There comes a time in many runners lives when they get a hankering for something a little different, something a little more. Sometimes, that something different turns out to be the ultimate running challenge, the ultramarathon.
If you’ve run a marathon, an ultra is different in a few ways. You’re almost doubling your distance (or more) and you’ll spend most of your time alone in the woods, mostly on trails vs. roads. This can be serene and uplifting for many, but for some, it can turn out to be much less desirable.
But a marathon-distance race isn’t a prerequisite for an ultramarathon. Several elite ultra runners have never even attempted the 26.2. What matters is your willingness to properly train, which includes mental, physical and nutritional training. If you’re ready to put in the work and make the commitment, you’re probably ready to get prep for an ultra.
Start with 50k
Whether you’re a seasoned marathoner or a newbie runner, it’s usually best to start with a 50k ultra. You’ll gain valuable info about your pacing, nutrition, hydration, gear and abilities in the first that you can apply to the next. And yes, there’s almost always another on the horizon, you’ll see.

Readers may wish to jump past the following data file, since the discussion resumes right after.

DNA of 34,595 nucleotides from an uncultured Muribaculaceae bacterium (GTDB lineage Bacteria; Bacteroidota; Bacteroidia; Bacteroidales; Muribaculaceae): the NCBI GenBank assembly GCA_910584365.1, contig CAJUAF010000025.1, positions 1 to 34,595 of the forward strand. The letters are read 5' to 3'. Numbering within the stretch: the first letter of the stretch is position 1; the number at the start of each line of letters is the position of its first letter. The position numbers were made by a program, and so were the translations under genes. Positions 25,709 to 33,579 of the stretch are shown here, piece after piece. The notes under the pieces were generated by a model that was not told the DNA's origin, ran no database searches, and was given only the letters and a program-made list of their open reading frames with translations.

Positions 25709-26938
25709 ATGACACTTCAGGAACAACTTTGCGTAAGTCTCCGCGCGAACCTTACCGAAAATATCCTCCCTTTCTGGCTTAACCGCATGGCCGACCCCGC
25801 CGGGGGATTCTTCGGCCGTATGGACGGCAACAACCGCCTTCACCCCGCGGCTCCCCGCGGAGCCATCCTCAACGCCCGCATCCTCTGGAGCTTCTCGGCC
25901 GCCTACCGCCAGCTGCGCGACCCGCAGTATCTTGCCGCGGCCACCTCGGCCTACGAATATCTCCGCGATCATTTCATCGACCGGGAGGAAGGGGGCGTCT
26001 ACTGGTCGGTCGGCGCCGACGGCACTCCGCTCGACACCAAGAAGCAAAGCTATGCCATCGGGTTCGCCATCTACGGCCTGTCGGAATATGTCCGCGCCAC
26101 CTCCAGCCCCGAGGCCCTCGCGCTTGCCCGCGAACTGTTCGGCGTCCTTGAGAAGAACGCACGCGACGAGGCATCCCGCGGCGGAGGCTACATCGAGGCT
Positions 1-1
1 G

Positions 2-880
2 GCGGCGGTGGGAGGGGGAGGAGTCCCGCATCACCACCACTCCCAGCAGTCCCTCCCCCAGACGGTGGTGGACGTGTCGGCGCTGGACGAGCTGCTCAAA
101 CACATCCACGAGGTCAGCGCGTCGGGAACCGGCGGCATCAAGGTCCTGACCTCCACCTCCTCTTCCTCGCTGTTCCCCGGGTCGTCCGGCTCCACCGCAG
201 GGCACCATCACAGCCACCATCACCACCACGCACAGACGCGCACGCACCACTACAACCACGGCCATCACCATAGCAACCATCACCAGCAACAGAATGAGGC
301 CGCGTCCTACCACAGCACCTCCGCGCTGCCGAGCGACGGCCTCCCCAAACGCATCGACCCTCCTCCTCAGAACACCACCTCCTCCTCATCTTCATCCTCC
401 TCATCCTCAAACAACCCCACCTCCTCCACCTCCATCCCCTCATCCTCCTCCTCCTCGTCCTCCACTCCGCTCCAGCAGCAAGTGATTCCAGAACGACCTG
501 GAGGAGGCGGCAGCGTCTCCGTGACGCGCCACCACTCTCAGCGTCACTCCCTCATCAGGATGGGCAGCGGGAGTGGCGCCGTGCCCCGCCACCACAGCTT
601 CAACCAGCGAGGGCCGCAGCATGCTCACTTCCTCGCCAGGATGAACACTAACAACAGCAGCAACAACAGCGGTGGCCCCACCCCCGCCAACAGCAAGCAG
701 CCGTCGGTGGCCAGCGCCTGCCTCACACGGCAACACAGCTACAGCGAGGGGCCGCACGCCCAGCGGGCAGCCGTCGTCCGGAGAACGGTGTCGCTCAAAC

Train yourself for exhaustion
How does one train to run a 50k+? One puts in the hours running, stretching, lifting, yoga-ing, sprinting, swimming and jumping. You’ll learn to masterfully prep food for the week and you’ll visualize your race. Your week-to-week cross-training activities will probably vary while your weekly distance regularly increases until your long training runs are around marathon distance. And you might run that, or close to it, two days in a row. That’s how you train for exhaustion.
Food IS fuel
Some would argue that your diet is more important than the physical aspects of training. You can’t expect your body to perform if you don't give it the proper fuel to do so. Gone are the days of carb loading, say hello to training your body to more efficiently burn fat as fuel, a longer-lasting energy resource for your body as opposed to carbs. Get familiar with metabolic efficiency and you’ll improve your running and nutritional health.
Are you mentally prepared?
We’re not going to tell you your first ultra will be a piece of cake, but preparing well makes all the difference when it comes to not being miserable. In an ultra, you’ll be wet, cold, hot, muddy, dirty, dusty, salty and mostly alone in the woods. For many, it’s serene and uplifting, for some it’s their breaking point. Mentally preparing for the elements you’ll encounter is key from the get go.
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